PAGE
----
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Trump campaign sues to block mail-in ballot rule changes


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Trump campaign sues to block mail-in ballot rule changes

President Donald Trump’s campaign committee and the Republican National Committee has sued to block North Carolina election officials from enforcing rule changes that could boost the number of ballots counted in the presidential battleground stateSeptember 28, 2020, 10:53 AM• 4 min readRALEIGH, N.C. — President Donald Trump’s campaign committee and the Republican National Committee sued…

Trump campaign sues to block mail-in ballot rule changes

President Donald Trump’s campaign committee and the Republican National Committee has sued to block North Carolina election officials from enforcing rule changes that could boost the number of ballots counted in the presidential battleground state

September 28, 2020, 10:53 AM

4 min read

The Republicans’ lawsuit claims a new system adopted by the State Board of Elections will allow for absentee ballots to be cast late and without proper witness verification, “which invites fraud, coercion, theft, and otherwise illegitimate voting.”

The change means absentee voters who don’t provide complete information on their envelope about a witness who saw them fill out the ballot won’t have to complete a new ballot and locate another witness. A voter will just have to turn in an affidavit confirming they filled out the original ballot.

North Carolina is one of eight states with witness and or notary public requirements for absentee ballots, according to the Brennan Center for Justice. North Carolina General Assembly leaders announced late Saturday they had also filed a similar lawsuit in federal court against board members. They asked a judge to block enforcement of the board’s absentee ballot alterations, which they contend would wrest away from the legislature its constitutional job to set the rules for federal elections.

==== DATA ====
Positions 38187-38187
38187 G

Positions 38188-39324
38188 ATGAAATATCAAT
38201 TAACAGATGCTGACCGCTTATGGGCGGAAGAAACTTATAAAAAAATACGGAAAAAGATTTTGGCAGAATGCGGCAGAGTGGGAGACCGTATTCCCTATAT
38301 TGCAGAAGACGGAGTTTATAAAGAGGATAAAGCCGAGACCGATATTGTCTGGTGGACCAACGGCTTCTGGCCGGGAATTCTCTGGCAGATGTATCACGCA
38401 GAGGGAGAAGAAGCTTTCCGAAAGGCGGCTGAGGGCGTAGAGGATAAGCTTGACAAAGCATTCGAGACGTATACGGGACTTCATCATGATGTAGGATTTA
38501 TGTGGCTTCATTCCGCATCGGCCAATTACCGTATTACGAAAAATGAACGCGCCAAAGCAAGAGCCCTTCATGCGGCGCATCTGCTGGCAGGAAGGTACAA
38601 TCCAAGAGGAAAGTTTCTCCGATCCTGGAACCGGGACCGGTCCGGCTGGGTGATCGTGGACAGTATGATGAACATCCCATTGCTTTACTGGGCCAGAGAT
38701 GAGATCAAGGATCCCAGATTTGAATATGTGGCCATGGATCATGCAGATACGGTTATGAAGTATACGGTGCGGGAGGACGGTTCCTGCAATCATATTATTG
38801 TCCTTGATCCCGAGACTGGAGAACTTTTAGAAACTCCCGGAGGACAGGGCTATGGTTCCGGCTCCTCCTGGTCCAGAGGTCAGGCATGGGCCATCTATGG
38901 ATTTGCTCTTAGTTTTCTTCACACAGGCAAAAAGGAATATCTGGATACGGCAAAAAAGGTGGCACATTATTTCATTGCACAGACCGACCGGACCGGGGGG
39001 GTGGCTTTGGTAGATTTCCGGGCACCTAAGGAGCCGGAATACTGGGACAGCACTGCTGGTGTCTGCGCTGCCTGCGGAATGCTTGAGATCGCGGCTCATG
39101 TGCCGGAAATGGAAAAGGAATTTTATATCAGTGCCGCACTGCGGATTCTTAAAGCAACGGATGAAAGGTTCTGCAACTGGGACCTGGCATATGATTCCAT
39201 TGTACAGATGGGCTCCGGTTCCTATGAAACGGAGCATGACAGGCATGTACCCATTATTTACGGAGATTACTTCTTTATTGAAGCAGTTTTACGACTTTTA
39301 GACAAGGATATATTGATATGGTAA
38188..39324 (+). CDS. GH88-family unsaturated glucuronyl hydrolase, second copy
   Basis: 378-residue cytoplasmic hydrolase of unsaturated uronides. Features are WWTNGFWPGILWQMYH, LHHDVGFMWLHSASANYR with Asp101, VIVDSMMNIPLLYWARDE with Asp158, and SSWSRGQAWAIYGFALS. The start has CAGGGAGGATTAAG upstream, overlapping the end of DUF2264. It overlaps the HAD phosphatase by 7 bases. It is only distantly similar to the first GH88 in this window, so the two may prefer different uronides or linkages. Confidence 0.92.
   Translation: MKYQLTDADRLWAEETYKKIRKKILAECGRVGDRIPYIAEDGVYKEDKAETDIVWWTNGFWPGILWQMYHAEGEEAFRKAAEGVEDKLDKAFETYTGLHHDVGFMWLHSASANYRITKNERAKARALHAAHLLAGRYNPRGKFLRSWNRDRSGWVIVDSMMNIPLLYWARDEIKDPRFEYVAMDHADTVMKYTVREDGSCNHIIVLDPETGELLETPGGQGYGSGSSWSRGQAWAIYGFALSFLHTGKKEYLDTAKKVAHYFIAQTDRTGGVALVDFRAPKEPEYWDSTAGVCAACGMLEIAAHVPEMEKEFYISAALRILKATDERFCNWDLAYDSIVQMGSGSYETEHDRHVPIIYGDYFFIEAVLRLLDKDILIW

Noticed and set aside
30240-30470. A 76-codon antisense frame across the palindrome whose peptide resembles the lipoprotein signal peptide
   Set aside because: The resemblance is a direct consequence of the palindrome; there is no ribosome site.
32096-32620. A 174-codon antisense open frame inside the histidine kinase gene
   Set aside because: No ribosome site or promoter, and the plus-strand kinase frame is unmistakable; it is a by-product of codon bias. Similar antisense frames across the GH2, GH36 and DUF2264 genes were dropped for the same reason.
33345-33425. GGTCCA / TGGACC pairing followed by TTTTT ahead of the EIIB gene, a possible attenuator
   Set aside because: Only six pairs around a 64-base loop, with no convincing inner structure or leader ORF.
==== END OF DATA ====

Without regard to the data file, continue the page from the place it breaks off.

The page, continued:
The national Republicans’ federal lawsuit claims the state elections board made a partisan “backroom deal” that undermines state lawmakers’ “carefully-considered, balanced structure of election laws.” The suit claims the board’s guidance usurps a law that says a ballot may only be accepted if it has a witness signature on it.

“While touted as allowing greater access to voters during the current pandemic — an objective already addressed in recent months by the General Assembly — the actual effect is to undermine protections that help ensure the upcoming election will be not only safe and accessible but secure, fair, and credible,” the suit says.

The lawsuit filed by the Trump campaign and the RNC also accuses the board of trying to override state law in saying that ballots postmarked on or before Election Day can be counted if they are received within nine days of the election instead of the three days prescribed by law.

The state elections board and its chairman, Damon Circosta, are among the defendants named in the lawsuit. The plaintiffs also include two Republican congressmen from North Carolina, U.S. Reps. Greg Murphy and Dan Bishop.

Circosta didn’t immediately respond Saturday evening to text messages seeking a response to the lawsuits. Later Saturday, Board spokesperson Patrick Gannon said the board was reviewing the litigation.

North Carolina and other states expect a major surge in absentee voting for the Nov. 3 election amid the COVID-19 pandemic. More than 1 million voters in North Carolina already had requested an absentee ballot as of Sept. 24 and that nearly 240,000 completed ballots had already been returned, the lawsuit says.

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The state elections board’s new guidance to county boards means residents won’t be forced to start over from scratch in casting votes if a witness fails to sign or provide an address on the envelope containing their absentee ballot. The guidance means that the ballot now won’t be considered “spoiled,” and the voter will be sent an affidavit to sign to rectify the problem.

Issues with deficient witness information on mail-in ballots have disproportionately affected Black voters. Black residents account for 16 percent of overall ballots returned, yet their ballots account for about 43 percent of those classified as having incomplete witness information, according to state elections data.



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